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A Martian moon slips by Jupiter

ESA / DLR / FU Berlin (G. Neukum)

Three frames from the series of 104 taken by Mars Express during the Phobos–Jupiter conjunction on 1 June 2011.

Alignments of planets, moons and stars as seen from Earth always get us excited. This close-up view of the Martian moon Phobos lined up with Jupiter ups the ante – it was seen by a spacecraft orbiting Mars.


Phobos is only 23 kilometers wide, whereas Jupiter is 142,000 kilometers across, but at the moment of the alignment on June 1, the European Space Agency's Mars Express orbiter was only 11,389 kilometers away from the lumpy moon. Jupiter was a further 529 million kilometers away.

The High Resolution Stereo Camera on Mars Express was kept fixed on Jupiter for the conjunction, ensuring that the planet remained static in the frame. The operation returned a total of 104 images over a period of 68 seconds, all of them taken using the camera’s super-resolution channel.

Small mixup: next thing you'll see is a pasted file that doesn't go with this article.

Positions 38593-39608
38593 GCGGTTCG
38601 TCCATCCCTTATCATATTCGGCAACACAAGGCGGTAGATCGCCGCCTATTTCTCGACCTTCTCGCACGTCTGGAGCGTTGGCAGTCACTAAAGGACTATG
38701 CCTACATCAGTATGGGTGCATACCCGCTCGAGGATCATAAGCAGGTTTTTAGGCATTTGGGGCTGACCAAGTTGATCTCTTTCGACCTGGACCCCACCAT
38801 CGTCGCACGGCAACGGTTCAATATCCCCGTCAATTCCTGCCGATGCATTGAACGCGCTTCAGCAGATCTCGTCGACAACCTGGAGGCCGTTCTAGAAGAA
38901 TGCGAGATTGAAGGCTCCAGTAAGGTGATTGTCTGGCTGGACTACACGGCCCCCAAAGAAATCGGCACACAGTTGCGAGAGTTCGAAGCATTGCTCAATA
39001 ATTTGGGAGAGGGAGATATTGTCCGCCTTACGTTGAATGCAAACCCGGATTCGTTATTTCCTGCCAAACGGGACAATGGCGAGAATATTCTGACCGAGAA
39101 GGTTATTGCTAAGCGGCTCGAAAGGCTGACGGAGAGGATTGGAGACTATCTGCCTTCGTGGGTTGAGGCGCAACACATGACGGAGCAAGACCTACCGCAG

These images have been stitched together as a movie, seen below.

On June 1 2001, Mars express watched as Phobos (the inner and larger of Mars' two moons) slipped past distant Jupiter.

Beyond the cool factor of the chance alignment, the observations are helping astronomers refine their knowledge about the orbit of Phobos, which varies with time because of its small mass and extreme proximity to Mars, the Planetary Society's Emily Lakdawalla explains.

Mars Express is studying Phobos to help out the planned Russian Phobos-Grunt mission to land a spacecraft on the moon and snag a sample for return to Earth, which is due for launch in November.

More on Phobos:


John Roach is a contributing writer for msnbc.com. Connect with the Cosmic Log community by hitting the "like" button on the Cosmic Log Facebook page or following msnbc.com's science editor, Alan Boyle, on Twitter (@b0yle).